Rising Significance of Antibiotic Stewardship in Urology and Urinary Tract Infections

A Rapid Review

Laila Schneidewind; Jennifer Kranz; Zafer Tandogdu


Curr Opin Urol. 2021;31(4):285-290. 

In This Article

Abstract and Introduction


Purpose of Review: To give an overview of the significance as well as recent developments in antibiotic stewardship (ABS) in urology and for the treatment of urinary tract infections (UTI). This rapid review is focused on recent publications during the past 18 months.

Recent Findings: Despite the evidence to support the use of ABS interventions in the treatment of UTIs, there remains considerable inappropriate use of antibiotics, up to 68%, especially concerning the treatment of asymptomatic bacteriuria and the overuse of fluoroquinolones. Emerging evidence indicate that ABS programs can improve patient outcome and reduce multidrug-resistant pathogens.

Interestingly, in this past 18 months new targets for ABS have been developed, e.g. involvement of a pharmacist, strict adherence to guidelines, improvement of the guidelines itself and understanding the prescription process in the emergency room as well as the analysis of own surveillance data.

Summary: ABS programs in urology are essential and their significance has become more apparent than ever before. New targets for ABS interventions should be evaluated in prospective controlled clinical trials of their effectiveness to reduce further inappropriate antibiotic use without hindering the treatment of UTIs.


Urinary tract infections (UTIs) account for one of the most frequent bacterial infectious diseases in humans, in the outpatient setting as well as during inpatient treatment.[1] Epidemiological studies indicate that the prevalence of UTIs in urology is much higher than in other medical specialties.[2,3] Nosocomial infections in other medical specialties are mostly dominated by catheter associated infections, whereas in urology this can be directly related to the nature of the surgical procedures, which involve the urinary tract.[4–7] With antibiotic resistance on the rise these infections are becoming harder to treat and create major challenges. These include increased patient morbidity and mortality as well as higher costs to healthcare systems worldwide. As a means to tackle antibiotic resistance, antibiotic stewardship (ABS) programs in urology and for the treatment of UTI have become more important than before.[5,8,9] ABS programs promote the appropriate use of antibiotics, improve patient outcomes, reduce microbial resistance,[10] and decrease the spread of infections caused by multidrug-resistant organisms.[11] These programs involve enforcement and monitoring of adherence to relevant evidence-based guidelines on antibiotic use, which can have patient benefits and can lead to significant cost reductions. For instance, Cai et al. demonstrated in their prospective study that adherence to European Association of Urology guidelines on prophylactic antibiotics reduce antibiotic usage without increasing postoperative infection rates and lower the prevalence of resistant uro-pathogens.[10,12] In summary ABS is an important tool in tackling antibiotic resistant UTIs.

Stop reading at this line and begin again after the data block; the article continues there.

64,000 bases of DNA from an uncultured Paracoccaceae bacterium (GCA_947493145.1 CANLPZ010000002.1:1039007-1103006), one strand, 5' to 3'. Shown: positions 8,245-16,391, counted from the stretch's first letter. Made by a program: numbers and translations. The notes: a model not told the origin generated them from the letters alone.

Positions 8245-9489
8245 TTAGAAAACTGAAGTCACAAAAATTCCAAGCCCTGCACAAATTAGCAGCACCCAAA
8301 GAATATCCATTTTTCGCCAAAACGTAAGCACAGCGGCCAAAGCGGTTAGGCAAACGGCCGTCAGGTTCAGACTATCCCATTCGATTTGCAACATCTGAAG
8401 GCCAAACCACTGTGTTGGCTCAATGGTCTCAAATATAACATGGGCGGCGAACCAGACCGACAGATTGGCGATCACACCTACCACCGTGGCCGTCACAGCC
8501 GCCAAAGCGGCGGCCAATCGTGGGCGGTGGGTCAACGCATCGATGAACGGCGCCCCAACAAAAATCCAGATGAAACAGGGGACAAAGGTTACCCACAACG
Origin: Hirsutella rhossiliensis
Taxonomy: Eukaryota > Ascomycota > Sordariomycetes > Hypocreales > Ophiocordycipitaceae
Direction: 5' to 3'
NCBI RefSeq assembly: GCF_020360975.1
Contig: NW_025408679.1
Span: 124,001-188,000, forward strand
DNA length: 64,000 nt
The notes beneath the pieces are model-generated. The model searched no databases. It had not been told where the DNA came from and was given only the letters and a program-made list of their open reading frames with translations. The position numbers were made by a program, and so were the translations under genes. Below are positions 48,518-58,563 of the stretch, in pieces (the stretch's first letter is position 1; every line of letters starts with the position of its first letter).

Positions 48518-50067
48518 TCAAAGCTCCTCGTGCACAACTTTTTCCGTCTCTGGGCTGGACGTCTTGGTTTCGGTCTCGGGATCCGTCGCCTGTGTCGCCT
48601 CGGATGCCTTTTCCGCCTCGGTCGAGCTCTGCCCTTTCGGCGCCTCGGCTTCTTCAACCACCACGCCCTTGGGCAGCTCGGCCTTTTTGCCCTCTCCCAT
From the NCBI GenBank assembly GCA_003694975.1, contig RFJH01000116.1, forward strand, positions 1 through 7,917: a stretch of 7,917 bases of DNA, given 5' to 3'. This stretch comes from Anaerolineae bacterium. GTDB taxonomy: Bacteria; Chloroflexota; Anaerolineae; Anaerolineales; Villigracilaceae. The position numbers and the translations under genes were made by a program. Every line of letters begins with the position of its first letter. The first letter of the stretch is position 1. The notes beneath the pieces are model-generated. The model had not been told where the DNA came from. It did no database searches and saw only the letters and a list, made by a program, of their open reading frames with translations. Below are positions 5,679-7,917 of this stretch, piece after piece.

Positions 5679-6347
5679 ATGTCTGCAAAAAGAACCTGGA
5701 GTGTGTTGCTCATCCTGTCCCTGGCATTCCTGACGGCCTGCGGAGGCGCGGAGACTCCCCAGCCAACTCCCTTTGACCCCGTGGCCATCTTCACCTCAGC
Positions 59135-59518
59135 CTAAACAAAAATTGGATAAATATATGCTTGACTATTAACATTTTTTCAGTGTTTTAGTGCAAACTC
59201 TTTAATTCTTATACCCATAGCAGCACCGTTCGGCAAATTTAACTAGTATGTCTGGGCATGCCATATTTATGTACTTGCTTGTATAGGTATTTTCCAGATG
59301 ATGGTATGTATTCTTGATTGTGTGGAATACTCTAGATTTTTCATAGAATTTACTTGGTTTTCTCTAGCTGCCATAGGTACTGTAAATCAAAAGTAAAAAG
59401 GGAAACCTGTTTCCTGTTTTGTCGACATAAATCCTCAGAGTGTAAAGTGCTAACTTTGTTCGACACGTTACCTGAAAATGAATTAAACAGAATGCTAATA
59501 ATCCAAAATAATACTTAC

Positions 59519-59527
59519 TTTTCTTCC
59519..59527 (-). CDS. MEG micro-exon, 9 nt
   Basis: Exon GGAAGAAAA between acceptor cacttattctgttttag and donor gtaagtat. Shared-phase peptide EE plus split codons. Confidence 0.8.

We conducted a rapid review of ABS of UTIs in urology focused on the publications during the past 18 months (until end of September 2020), focusing on the current evidence and new developments. We searched MEDLINE and the Cochrane Central Register of Controlled Trials with the MESH terms 'urology' or 'urinary tract infection' in the combination with 'antibiotic stewardship'. To ensure that we only include new aspects and development, we choose merely primary research articles and systematic review. Narrative reviews and letters to the editor were excluded. On the whole, we summarize new information and developments in ABS in urology as well as UTI.